To make matters interesting the super volcano in Yellowstone erupts, not only bring down American society and the Northern Hemisphere in a volcanic “nuclear winter,” but also affects the entire world with the loss of the only superpower. The world order and international law are now a thing of the past without a willing enforcer. Naunet and Jonathan are bunkered down in Jonathan's family home trying to weather out the natural disaster and protect their property. With no internet or phone service ham radio becomes the method of long distance communications. Jonathan receives a message from Jabari to meet him at a set of coordinates in the Caribbean.

The story moves quickly and will hold the reader’s attention. There is plenty of nautical information as most of the story takes place on a boat and ship. Woven into the adventure is the story of the fifty golden, engraved tablets, a curse, and possibly closure for all the characters. Even with the natural disaster and the collapse of the United States the plot stays focused on the story at hand.

I have read and reviewed the previous two books for Author Alliance ( and a reading the third book, on my own, because I enjoyed the previous two books and enjoyed the story and characters. After the Cataclysm lives up to the quality of the previous two books. Borg pays attention to the details in all her books and that is part of what makes them interesting. She combines real and convincing elements into her story and leaves the reader a bit more educated at the end of the book. For action/adventure books this series rates high on my list.

* * *
I love the Dirk Pitt novels; but to be termed "even better" by this well-seasoned reviewer from AuthorAlliance is outstanding (Sorry, Mr. Cussler).
Made my day!

Saturday, July 12, 2014

FREE Ride for Bad Boy Edward

Since this bad boy has somehow weaseled his way into several of my novels, I thought I'd give him away FOR FREE to wet your whistle for his further machinations.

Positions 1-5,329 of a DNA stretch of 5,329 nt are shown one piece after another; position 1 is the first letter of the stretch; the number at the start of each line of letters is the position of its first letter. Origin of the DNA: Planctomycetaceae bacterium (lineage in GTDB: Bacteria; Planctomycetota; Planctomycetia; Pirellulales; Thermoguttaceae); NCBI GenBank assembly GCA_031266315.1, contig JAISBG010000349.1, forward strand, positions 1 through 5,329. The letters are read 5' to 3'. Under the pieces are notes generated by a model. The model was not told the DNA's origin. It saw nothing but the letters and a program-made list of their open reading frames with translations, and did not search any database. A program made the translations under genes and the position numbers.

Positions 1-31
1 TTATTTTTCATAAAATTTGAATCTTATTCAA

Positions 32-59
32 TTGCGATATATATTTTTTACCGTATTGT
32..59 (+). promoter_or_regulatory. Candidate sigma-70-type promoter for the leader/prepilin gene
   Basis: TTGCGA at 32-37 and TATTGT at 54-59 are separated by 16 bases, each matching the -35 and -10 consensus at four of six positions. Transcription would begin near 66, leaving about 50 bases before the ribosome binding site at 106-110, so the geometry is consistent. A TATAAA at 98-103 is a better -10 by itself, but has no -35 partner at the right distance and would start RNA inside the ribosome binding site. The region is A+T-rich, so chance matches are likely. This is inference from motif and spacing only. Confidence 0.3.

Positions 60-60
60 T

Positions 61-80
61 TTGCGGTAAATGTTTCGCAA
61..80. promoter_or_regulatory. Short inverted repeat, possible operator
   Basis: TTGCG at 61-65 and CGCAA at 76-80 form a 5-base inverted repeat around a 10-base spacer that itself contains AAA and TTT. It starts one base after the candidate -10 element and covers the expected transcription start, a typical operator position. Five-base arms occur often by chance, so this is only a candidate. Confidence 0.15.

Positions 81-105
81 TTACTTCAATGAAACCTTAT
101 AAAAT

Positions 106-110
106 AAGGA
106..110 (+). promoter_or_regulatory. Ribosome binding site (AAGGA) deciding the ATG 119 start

In Sirocco, Storm over Land and Sea, he only kidnaps my lovely protagonist Naunet. Oh, I just remembered, he is also an accomplice to murder.

In After the Cataclysm, he lurches about on board the ghost ship scaring the heck out of Naunet once again.

And, by the way, in Shadow Love, he is also briefly remembered by Monika as the lousy con he turned out to be. 

Friday, July 11, 2014

KHAMSIN on HNS Award Short List

In August of 2012, 
was enthusiastically reviewed and
selected as an Editor's Choice
by the prestigious
Historical Novel Society;
that was quite thrilling.

(I  have since changed the cover, eliminated quite a few pesky "nits" and formatting issues in the print version, and shortened several of my "Germanic" convoluted sentences.)

But not until I received an e-mail from the organizers of the First Annual Historical Fiction Indie Award did I realize that my 'beloved' Ancient Egyptian novel had been placed on their short list of nine books for their award.

They actually asked if I "wanted to participate" .... 
Well, duh! I posthaste complied with a few additional requirements - and now am gnawing on my knuckles. It is all up to the judges now who will reveal the winner in September - at their London Conference (I do so wish I could be there).

Competition is an awesome array of offerings - and you can check me on this here:

I also hope that, maybe, it will encourage my HF writer-friends to seeks reviews from the Society; they are a tough bunch, but a nod from them goes a long way.

 While it may not do much for increased sales - 
it surely is balm on the solitary writer's heart.